Our work showed that women from ethnic minority backgrounds can face more barriers to seeing the GP with potential cancer symptoms, but we also showed that there are differences in the types of barriers women face based on how long women have lived in the UK and how confident they feel communicating with their GP.Dr Laura Marlow
14 November 2019
Ethnic minority women face more barriers to seeing their GP
Women from ethnic minority backgrounds report around twice as many barriers than white women to seeking help for potential cancer symptoms, according to new research.
The study published in Psycho-Oncology found that, in England, women from ethnic minority backgrounds were more likely to feel too embarrassed to talk to a GP compared to white women.
The researchers, including Dr Laura Marlow from the School of Cancer & Pharmaceutical Sciences, surveyed 720 women from six different ethnic groups including white, Caribbean, African, Indian, Pakistani and Bangladeshi, to try and understand why women might delay seeking medical help.
In the Cancer Research UK-funded study, participants were asked to answer how strongly they agreed with statements designed to assess potential barriers to going to a GP if they had symptoms, as well as answering some additional questions on their health literacy level and fatalistic beliefs.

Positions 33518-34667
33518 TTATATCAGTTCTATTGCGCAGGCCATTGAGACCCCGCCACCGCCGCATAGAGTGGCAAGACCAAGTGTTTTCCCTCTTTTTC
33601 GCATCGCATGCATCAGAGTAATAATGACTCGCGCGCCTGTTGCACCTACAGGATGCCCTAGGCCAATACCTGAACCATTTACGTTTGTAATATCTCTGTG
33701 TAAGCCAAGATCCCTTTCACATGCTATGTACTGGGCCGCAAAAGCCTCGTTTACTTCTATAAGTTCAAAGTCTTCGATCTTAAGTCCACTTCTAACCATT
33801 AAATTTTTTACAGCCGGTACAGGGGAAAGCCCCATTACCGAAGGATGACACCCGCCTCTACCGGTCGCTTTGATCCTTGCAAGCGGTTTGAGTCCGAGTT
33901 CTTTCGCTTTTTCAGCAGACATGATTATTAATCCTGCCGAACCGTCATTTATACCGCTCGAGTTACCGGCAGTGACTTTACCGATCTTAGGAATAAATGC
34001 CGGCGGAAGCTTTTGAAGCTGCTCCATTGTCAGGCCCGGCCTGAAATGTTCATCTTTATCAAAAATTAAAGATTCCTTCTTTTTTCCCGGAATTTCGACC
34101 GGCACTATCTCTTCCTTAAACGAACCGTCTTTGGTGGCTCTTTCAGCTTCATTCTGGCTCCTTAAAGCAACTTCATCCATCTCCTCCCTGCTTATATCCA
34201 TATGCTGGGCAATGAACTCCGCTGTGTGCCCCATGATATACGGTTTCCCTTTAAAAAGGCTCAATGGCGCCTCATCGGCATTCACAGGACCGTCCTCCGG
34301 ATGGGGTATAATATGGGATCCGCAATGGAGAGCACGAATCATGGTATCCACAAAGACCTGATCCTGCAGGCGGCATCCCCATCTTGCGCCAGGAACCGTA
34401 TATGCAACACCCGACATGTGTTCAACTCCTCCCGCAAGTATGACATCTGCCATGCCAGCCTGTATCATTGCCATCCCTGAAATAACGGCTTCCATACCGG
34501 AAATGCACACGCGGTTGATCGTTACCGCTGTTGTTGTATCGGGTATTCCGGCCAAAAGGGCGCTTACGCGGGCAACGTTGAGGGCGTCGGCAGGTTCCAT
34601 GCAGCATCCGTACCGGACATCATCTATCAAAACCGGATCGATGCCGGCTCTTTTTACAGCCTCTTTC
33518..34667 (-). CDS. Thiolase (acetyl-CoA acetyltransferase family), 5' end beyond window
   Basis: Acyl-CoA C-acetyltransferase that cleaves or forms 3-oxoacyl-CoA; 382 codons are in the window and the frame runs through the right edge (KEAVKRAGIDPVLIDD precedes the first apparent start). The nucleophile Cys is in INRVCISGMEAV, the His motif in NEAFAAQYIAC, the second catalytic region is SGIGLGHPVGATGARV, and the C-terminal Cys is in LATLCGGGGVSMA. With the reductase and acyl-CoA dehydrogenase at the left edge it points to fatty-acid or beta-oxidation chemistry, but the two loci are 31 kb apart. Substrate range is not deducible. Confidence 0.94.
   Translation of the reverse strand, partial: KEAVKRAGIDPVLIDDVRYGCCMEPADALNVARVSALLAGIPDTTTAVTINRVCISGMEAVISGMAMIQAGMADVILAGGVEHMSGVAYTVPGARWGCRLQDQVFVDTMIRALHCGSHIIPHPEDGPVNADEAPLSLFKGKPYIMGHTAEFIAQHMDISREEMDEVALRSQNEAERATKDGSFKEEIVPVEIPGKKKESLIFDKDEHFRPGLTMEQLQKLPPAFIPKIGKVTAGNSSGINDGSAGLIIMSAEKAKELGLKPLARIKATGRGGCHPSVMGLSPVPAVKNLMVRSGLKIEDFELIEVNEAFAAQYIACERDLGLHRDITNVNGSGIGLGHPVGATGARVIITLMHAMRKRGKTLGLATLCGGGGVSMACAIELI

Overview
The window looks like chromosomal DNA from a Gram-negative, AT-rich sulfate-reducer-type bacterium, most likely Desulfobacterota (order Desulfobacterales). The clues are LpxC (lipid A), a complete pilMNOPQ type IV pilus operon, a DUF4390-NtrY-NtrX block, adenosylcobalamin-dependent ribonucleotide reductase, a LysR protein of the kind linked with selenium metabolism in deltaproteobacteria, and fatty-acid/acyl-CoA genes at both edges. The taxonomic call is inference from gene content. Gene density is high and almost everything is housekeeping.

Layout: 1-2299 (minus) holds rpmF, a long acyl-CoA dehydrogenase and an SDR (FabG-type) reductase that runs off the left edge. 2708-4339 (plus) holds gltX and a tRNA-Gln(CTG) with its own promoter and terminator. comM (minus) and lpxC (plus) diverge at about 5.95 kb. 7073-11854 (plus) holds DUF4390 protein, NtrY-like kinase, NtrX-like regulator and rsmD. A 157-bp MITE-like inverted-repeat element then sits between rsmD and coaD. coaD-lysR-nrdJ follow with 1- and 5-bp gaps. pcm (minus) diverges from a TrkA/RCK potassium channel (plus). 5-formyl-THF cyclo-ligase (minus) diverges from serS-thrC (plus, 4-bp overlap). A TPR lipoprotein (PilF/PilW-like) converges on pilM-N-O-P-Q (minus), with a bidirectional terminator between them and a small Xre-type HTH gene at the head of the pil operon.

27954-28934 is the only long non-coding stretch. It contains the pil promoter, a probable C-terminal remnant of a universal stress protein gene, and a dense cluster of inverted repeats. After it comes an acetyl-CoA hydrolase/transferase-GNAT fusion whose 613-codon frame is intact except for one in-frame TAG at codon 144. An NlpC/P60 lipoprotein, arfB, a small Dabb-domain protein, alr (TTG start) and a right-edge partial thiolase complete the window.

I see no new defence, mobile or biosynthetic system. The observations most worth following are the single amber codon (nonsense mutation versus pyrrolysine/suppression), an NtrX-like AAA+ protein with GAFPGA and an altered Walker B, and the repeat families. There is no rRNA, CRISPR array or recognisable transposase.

The researchers found that 75-91% of women from ethnic minority backgrounds were likely to feel embarrassed to talk to a GP compared to 8% of white women. They also discovered that ethnic minority women who had moved to the UK as adults were around 40 % less likely to report worrying about wasting a GP’s time as a potential barrier, than women from the same ethnic background born in the UK.
Dr Julie Sharp, Cancer Research UK’s head of health and patient information, said: “The earlier stage cancer is diagnosed at, the better chance people have of surviving their disease. So, we urge people to tell their doctor if they notice any changes to their body that aren’t normal for them.”
“A better understanding of ethnic inequalities in delayed symptom presentation helps us determine how intervention strategies should look and who they are most needed for." Adds Dr Marlow.